Types of Telescopes Compared

What Are the Main Differences Between Different Telescopes?

Have a look at this simple comparison of each type of telescope.

It will be easier and useful for you to have a simple pros and cons analysis of each configuration, and I hope it will help you choosing the most convenient way to look at the universe.

Reflecting Family


A reflector telescope uses a concave mirror to reflect light to a prism that directs it to an eyepiece.

Given the same diameter and focal length, it will be a little shorter than a classic refracting telescope. Basic scopes will be inexpensive, due to their simplicity of construction, and easy to use.

The other side of the coin it’s that resolution might be penalized by the presence of a secondary mirror, which need periodical calibration.

The more you go up in aperture size the more likely you might notice that telescope is more sensible to air movements.

Moreover the position of the eyepiece could make it uncomfortable to use, depending on user’s position.




The Catadioptric telescope (also knows as a Cassegrain) is essentially an hybrid of a reflector and refractor.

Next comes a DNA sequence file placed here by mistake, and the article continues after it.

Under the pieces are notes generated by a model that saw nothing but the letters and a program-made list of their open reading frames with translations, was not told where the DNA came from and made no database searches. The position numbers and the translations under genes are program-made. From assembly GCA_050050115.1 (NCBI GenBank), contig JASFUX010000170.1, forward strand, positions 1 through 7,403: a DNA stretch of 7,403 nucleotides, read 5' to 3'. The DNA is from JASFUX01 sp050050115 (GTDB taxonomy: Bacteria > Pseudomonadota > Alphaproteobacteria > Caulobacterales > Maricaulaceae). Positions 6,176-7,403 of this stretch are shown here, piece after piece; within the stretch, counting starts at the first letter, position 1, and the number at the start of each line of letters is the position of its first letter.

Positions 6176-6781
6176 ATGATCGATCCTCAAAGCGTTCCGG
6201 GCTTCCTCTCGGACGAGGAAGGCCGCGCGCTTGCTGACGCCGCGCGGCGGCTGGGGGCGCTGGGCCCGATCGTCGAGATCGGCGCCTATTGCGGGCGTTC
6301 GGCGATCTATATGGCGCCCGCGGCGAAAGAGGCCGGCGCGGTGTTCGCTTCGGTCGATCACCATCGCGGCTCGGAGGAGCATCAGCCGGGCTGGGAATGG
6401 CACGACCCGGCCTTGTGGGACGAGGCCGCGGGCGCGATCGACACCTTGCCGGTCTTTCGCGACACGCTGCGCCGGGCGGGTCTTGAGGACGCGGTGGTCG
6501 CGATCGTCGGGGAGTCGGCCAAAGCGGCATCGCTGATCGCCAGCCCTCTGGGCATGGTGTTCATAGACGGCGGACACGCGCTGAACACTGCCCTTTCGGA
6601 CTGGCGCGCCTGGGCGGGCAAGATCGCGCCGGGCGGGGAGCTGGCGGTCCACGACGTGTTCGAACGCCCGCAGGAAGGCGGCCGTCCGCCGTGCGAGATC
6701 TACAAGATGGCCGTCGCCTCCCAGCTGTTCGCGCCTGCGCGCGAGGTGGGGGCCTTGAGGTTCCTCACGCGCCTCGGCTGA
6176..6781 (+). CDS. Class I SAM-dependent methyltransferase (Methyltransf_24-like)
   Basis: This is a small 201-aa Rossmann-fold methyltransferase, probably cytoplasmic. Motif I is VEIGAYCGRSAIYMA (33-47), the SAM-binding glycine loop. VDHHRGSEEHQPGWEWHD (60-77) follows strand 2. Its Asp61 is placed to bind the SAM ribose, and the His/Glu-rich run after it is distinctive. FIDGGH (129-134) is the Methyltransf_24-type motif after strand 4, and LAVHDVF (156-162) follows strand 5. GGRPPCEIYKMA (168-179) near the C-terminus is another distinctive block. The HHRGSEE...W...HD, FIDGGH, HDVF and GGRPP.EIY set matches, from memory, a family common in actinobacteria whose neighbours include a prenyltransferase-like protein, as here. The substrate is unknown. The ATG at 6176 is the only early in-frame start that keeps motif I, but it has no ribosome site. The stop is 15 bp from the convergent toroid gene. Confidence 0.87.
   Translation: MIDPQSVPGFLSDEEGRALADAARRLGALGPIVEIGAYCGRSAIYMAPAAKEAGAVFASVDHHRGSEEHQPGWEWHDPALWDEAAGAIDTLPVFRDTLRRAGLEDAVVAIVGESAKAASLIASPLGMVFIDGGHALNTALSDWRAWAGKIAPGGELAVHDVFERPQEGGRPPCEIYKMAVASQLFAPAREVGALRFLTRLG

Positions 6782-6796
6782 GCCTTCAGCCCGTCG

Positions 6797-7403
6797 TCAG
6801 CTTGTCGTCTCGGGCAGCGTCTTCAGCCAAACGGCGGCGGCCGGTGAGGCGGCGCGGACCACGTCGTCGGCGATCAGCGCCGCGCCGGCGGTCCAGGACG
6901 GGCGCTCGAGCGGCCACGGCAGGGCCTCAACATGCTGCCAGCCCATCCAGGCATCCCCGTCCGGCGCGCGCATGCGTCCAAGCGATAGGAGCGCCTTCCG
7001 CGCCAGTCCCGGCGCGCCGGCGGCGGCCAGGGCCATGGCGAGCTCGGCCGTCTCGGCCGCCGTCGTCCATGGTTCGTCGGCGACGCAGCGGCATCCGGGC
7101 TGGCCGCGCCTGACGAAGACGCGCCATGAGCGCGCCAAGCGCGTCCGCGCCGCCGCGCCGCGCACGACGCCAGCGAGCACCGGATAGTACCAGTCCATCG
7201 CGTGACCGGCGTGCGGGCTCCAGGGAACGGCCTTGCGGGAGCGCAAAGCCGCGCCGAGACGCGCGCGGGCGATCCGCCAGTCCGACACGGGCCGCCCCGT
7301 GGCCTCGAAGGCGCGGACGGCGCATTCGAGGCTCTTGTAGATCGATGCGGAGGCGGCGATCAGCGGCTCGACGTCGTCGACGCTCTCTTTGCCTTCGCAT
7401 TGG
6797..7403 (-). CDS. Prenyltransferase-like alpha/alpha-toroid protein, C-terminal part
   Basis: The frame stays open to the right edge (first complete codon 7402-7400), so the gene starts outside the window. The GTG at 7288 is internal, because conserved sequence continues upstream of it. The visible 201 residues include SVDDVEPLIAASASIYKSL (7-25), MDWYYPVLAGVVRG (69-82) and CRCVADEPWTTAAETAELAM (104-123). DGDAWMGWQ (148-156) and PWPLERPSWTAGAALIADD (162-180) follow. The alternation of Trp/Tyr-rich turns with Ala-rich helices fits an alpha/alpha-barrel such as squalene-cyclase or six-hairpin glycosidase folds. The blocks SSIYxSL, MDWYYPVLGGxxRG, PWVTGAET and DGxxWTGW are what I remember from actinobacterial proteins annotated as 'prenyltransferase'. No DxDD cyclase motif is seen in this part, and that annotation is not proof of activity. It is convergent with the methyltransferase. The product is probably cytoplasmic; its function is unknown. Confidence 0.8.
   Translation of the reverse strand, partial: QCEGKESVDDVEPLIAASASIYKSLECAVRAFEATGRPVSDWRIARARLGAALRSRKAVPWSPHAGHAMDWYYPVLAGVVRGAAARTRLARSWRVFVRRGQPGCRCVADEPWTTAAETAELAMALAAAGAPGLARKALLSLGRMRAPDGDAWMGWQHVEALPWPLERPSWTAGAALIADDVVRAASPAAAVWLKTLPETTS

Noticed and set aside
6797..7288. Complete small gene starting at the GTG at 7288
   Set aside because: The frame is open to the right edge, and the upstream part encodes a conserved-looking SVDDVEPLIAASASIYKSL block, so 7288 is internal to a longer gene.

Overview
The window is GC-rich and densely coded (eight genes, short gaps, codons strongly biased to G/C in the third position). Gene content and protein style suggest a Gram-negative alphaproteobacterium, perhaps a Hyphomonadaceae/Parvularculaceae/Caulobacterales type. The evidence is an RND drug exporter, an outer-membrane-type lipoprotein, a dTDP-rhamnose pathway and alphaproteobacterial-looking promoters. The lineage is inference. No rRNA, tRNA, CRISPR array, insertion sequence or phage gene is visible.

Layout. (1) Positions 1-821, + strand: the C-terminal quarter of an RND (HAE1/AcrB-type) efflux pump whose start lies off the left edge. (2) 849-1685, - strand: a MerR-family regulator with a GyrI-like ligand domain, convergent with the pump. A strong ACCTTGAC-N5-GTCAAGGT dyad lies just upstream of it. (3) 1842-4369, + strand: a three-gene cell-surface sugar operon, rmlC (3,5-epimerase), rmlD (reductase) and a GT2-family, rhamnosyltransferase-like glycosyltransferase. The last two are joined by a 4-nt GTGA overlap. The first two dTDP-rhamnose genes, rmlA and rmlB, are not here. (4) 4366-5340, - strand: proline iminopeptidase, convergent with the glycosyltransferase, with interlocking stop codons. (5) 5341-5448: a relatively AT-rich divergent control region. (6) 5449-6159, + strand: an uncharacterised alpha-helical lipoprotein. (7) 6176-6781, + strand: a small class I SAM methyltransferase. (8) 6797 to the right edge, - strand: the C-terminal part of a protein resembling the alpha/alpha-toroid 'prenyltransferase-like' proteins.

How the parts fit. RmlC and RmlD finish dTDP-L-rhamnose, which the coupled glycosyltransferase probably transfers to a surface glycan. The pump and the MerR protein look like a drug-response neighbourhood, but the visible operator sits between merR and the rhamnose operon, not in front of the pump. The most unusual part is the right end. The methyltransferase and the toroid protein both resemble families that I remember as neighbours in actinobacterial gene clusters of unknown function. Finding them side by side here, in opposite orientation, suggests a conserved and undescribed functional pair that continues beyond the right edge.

Its focal length and optics allows you to have a smaller telescope, compact and easily portable.

It requires periodical check-up of collimated optics and is more expensive than a Newtonian telescope with the same diameter size.

Many people prefer a Cassegrain style scope for astrophotography, due to its compact size.

Orion 10022 StarMax 90mm TableTop Maksutov-Cassegrain Telescope



Without any doubt the pro of using a refracting telescope is in a brighter and higher quality image. But you should consider that this telescope might need some extra lenses to reduct chromatic aberrations. The tube size is roughly equal to the focal length, which will results in a higher buying price.

Celestron 21037 PowerSeeker 70EQ Telescope


Even though the market is split into several categories, you have now a different point of view about several types of telescopes compared.

You should always choose the telescope that you like, depending on your own tastes and especially on your observing needs.

If you focus on Moon and planets you’re going to need good quality lenses and better resolution. Otherwise you are oriented in stellar fields and nebulas, then you should opt for a good diameter size.

A good telescope is usually defined when five parameters are satisfied:

  • resolution;
  • aperture size;
  • structural quality;
  • magnification;
  • the ability to collect light.

If you’re an active skywatcher and you always want to carry your telescope with you, then go for a catadioptric.